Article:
Volvo unveiled the third-generation, 2019 Volvo S60 today, and, I have to say, it’s a silver fox of a sedan. It also represents a bold bet on the American car market, since it will be Volvo’s first American-made car, at its new $1.1 billion plant outside Charleston, South Carolina.
Let’s get to the exciting stuff first, like what’s under the hood. In a first for Volvo, there will be no diesels offered. Two versions, the T6 Twin Engine AWD and the T8 Twin Engine AWD, will both be supercharged and turbocharged hybrids, which Volvo says will be generating 340 horsepower and 400 HP, respectively. You can also get the new S60 in its non-hybrid T5 (250 horsepower) and T6 (310 horsepower).
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More excitingly, Volvo will offer a Polestar engineered version of the S60 in limited quantities and, oddly, only through the Care By Volvo app. I guess it’s a marketing push for Care By Volvo, which certainly would need some help getting some good marketing at the moment.
That Polestar S60 will be a version of the T8 Twin Engine AWD, but will produce an extra 15 horsepower and also have upgraded wheels, brakes, and suspension.
Via Volvo, here is pricing for the U.S.:
The S60, like the 2019 V60, will also be available to consumers via Care By Volvo, the company’s promising, if troubled, program which allows people to pay a flat monthly fee in exchange for a car, insurance, and basic maintenance. In the case of the S60, three models of the S60 will be available via Care By Volvo: The S60 T6 AWD with Momentum trim, available for $775 per month; the S60 T6 AWD R-Design, available for $850 per month; and the Polestar Engineered version, pricing for which Volvo said would be announced later, though you can expect it to approach $1,000 per month, if not more.
However you get it, Volvo says the new S60 will begin getting to customers later this year, though you can start ordering the car this month.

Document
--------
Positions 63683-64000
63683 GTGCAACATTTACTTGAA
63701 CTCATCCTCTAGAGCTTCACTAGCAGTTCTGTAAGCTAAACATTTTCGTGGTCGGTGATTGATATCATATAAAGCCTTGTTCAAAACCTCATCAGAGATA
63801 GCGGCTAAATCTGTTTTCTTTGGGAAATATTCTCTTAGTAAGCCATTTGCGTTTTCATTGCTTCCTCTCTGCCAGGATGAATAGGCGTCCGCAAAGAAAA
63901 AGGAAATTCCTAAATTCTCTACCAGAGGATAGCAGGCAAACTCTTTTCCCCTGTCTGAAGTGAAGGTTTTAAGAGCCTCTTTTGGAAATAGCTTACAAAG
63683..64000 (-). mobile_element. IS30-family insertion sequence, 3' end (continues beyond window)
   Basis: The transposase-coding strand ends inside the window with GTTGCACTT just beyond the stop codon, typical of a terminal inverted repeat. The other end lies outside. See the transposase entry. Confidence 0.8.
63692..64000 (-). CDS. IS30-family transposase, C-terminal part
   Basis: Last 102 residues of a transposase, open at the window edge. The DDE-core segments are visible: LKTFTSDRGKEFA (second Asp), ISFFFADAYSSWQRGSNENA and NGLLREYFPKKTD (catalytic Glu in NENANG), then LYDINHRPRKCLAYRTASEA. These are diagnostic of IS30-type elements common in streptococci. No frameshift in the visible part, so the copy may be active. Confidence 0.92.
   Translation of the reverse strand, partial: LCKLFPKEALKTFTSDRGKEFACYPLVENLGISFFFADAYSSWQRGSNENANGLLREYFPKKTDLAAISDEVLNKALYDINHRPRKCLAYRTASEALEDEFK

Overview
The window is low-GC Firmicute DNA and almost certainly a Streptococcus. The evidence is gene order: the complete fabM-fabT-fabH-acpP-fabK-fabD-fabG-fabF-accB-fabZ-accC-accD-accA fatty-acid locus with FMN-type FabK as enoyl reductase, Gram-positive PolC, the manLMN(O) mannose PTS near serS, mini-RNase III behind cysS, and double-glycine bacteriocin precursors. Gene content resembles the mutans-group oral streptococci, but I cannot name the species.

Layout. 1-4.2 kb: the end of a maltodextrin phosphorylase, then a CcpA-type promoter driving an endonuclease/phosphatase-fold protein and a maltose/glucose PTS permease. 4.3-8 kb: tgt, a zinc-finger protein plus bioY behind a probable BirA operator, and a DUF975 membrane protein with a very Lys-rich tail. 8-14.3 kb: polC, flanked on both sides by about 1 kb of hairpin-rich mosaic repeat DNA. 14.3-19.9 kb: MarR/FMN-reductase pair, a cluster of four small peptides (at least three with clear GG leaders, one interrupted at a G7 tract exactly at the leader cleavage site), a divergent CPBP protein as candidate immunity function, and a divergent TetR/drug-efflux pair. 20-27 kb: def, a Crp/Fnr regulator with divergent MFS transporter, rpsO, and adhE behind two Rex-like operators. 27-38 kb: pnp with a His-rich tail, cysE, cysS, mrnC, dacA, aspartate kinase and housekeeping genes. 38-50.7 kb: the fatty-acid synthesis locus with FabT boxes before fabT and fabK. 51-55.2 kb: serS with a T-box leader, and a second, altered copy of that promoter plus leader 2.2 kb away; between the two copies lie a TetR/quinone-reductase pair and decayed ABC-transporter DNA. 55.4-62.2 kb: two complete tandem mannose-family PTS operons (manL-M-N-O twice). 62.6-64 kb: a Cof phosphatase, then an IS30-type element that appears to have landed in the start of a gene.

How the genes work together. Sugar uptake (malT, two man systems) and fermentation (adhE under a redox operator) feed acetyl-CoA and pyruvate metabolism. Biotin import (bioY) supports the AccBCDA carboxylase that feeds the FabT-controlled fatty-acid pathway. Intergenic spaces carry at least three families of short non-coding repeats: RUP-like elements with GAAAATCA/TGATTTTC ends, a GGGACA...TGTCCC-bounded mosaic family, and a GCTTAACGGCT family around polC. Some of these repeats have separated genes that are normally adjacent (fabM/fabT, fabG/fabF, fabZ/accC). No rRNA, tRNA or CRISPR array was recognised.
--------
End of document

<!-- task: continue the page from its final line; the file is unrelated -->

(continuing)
The S60 shares a lot of features with the 2019 V60, including things like Sensus Connect, Volvo’s (overall, pretty good) infotainment system, and an automatic emergency braking system that Volvo says is the first on the market to recognize not just other cars but also “pedestrians, cyclists, and large animals.”
Both are also built on Volvo’s Scalable Product Architecture platform, Volvo’s corporate word for a host of safety improvements it first introduced in 2014 and now has spread across its car line. Volvo’s Pilot Assist feature—which can operate the car in stop-and-go traffic, in addition to on the highways, though its performance in the latter situation is a bit questionable—will be optional on the new S60, with, Volvo says, improved performance on corners.
Correction: An earlier version of this article incorrectly listed pricing of the T6 R-Design model at $45,400. The correct price is $46,400, and the graphic above has been edited to reflect the accurate figure. The article continues in its original form below.
And, like the rest of its cars, the new S60 will come with Volvo’s quietly better-than-everybody-else interiors. Here, let’s look at some more photos and dream about this bastion of world-famous South Carolina design: